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The Googlization of Everything (and Why We Should Worry)

There is danger in giving free rein to the world's most popular search engine, discovers Harold Thimbleby

The land of the dawn-lit mountains, Arunachal Pradesh, is a disputed territory lying between two super-powers with nuclear weapons, India and China. If you live in India, Google Maps shows you Arunachal Pradesh in India; if you live in China, Google Maps shows you Arunachal Pradesh definitely in China. The world's leading search engine isn't just a search engine but a camouflaged political persuader.

Google's motto is "don't be evil", which implies that its work could be evil. (My employer doesn't need to remind itself all the time not to be evil.) The problem is that we may like Google today, but it could go bad. Google knows too much about everyone for us to risk that.

Lots of information locked up inside Google could be used against you. Google's cameras have travelled the world collecting photographs and making the images available on Street View. Thieves can look at your house and see your car; now they know where to come if they want to steal to order. If you have privacy concerns this is not ideal, and it may get worse.

But if you are the voyeur, then you are on Google's side: for each person who worries and complains, there are millions more who like it. The marketplace says popular is good - for business, that is. By making information popular in order to run a business, Google is in danger of becoming the new opium of the people.

This gives it political leverage that is the envy of many regimes. How will people vote when a for-profit company gratuitously shifts national boundaries? Where is its mandate?

Google is a US company, and it articulates its rights from the point of view of the US Constitution, free speech and so on. The internet has become so international that our concepts of nation state are obsolete.

The hard-won Universal Declaration of Human Rights gives us rights as citizens, but our notional rights to freedom take second place to international financial intrigue that crosses borders. If the banking elite needs to make pots of money, then it's OK for millions to lose their livelihoods. Fortunately Google isn't a bank. Oh, but what about Google Checkout?

Neither we the people nor our legislators really understand what is going on. Fortunately, Siva Vaidhyanathan has written a stimulating and controversial book about Google. Its subtitle is And Why We Should Worry - and what I didn't worry about made me think and argue. What is going on is fascinating, and as he makes clear, what could be going on if these tools and resources get into the metaphorical wrong hands is alarming.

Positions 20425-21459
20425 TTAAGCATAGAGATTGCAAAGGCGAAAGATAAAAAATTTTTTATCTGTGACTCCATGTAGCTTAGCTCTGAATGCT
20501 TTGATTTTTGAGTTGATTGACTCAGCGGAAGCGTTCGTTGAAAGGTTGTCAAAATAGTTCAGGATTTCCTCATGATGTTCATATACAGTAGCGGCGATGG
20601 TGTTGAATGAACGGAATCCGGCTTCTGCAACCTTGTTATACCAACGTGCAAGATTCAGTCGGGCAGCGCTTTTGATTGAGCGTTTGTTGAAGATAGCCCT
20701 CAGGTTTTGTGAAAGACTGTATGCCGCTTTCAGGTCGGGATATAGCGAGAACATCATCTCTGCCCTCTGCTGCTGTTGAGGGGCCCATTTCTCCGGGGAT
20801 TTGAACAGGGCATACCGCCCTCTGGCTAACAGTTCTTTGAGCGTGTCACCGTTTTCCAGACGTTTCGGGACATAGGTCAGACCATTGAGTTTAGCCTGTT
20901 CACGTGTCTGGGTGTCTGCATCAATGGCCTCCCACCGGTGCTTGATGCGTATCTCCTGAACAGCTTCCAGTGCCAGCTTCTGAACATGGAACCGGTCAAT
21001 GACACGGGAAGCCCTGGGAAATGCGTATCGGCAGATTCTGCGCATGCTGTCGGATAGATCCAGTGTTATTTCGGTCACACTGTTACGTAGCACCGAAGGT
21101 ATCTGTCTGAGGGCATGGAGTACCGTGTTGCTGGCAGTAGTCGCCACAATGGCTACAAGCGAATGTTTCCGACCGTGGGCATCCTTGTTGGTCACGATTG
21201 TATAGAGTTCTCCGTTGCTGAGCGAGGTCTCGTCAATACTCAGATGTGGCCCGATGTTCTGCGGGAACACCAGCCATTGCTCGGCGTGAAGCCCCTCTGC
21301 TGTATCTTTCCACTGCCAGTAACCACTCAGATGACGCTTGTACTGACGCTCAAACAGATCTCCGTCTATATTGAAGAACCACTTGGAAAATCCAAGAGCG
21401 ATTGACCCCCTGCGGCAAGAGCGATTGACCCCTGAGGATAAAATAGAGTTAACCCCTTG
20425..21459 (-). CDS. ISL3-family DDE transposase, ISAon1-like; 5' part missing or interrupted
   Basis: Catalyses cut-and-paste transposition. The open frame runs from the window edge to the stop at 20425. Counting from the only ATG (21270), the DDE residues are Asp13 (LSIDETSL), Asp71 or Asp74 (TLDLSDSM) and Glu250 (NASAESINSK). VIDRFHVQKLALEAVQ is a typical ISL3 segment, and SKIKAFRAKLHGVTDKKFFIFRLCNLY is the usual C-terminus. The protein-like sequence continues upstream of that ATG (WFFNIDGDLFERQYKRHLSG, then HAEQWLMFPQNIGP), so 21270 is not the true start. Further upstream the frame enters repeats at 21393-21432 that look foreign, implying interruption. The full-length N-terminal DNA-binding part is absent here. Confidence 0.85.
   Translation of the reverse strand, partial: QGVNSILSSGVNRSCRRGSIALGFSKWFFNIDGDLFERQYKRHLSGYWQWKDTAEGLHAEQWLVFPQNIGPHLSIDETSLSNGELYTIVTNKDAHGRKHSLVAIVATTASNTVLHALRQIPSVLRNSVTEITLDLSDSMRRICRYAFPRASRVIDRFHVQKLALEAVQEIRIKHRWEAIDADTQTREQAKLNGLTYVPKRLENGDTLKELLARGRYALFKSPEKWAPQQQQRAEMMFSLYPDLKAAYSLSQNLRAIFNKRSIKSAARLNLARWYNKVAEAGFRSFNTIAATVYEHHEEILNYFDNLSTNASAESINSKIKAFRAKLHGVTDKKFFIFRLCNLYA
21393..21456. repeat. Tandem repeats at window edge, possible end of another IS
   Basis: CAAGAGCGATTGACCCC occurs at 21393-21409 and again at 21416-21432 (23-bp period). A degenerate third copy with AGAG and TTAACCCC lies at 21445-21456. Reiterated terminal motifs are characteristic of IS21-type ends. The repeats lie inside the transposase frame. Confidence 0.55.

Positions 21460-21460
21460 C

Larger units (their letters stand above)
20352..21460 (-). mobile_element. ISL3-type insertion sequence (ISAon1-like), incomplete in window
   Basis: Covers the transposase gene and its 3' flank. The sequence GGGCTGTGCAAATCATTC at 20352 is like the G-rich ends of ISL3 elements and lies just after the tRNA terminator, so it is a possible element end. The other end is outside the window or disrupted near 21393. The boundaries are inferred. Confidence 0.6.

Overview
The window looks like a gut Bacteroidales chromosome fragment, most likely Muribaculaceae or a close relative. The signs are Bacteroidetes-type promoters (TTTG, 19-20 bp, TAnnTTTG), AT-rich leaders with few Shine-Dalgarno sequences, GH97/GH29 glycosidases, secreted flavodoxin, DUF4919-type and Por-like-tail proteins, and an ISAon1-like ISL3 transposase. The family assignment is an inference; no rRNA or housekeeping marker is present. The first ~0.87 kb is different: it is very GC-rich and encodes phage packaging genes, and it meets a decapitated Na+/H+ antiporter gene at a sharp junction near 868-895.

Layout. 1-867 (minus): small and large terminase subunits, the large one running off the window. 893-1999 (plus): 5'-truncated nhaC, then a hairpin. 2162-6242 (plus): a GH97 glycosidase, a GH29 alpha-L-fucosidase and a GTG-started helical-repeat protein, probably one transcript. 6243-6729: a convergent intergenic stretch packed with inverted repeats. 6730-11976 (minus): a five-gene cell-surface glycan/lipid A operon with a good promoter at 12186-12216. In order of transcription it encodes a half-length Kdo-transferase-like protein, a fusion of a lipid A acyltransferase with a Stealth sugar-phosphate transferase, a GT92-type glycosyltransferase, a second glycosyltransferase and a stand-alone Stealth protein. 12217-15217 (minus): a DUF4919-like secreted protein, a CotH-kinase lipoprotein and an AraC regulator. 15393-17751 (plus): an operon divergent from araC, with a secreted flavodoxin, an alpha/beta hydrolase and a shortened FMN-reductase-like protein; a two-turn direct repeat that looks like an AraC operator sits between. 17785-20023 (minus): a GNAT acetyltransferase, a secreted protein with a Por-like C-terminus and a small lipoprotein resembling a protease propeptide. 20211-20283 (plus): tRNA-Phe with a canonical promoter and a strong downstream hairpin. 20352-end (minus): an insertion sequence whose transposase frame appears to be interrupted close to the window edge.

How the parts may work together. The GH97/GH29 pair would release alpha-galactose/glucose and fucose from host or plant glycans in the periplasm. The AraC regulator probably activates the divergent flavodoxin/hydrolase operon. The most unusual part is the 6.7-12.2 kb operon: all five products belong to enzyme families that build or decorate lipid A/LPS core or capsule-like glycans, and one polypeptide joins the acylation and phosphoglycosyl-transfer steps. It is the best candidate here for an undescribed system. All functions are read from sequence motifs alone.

We have sold our souls to cars: they give us freedom, but at the cost of pollution and accidents. We now require (at least in the UK) regular road-worthiness tests to regulate emissions and safety. But where are the analogous regulations for the Googlized activities that are producing more unintended side-effects than we bargained for?

Finding "good" - or rather popular - things on the World Wide Web is what Google excels at. Encouraged by its success in indexing the web, Google Books is a massive project to build a searchable library of the world's books. For Vaidhyanathan this raises problems, not least that it is a private company doing what public libraries should be doing.

It isn't obvious that Google's indexing will work, nor even that we want to search in books the way we like searching for things on the web. Unsurprisingly, Google Books has been controversial with authors, publishers and educators. Will it change education? For once, Vaidhyanathan sides with the public good rather than the marketplace.

In his final chapter he proposes his Human Knowledge Project. He makes a persuasive argument for this undertaking, a knowledge project designed by people who are thinking about what sort of world we want to live and learn in, rather than what sort of market-driven priorities we want to prejudice the issues.

We thought we were users of Google. We thought we were in charge of what we searched for. In fact, we are Google's products, not its users. Blinded by our love of its convenience, we never noticed that it was making deep decisions about what "the best" information for us was, and we didn't notice that it was riding to success on our private lives.

If you want to learn more, this book is, of course, on Google Books, but I recommend buying it and weighing its arguments. Before it's too late, postpone the Googlization of everything by playing your part as a conventional consumer: fund the free press to print provocative books.

The Googlization of Everything (and Why We Should Worry)

By Siva Vaidhyanathan

University of California Press

280pp, £18.95

ISBN 9780520258822

Published 1 March 2011

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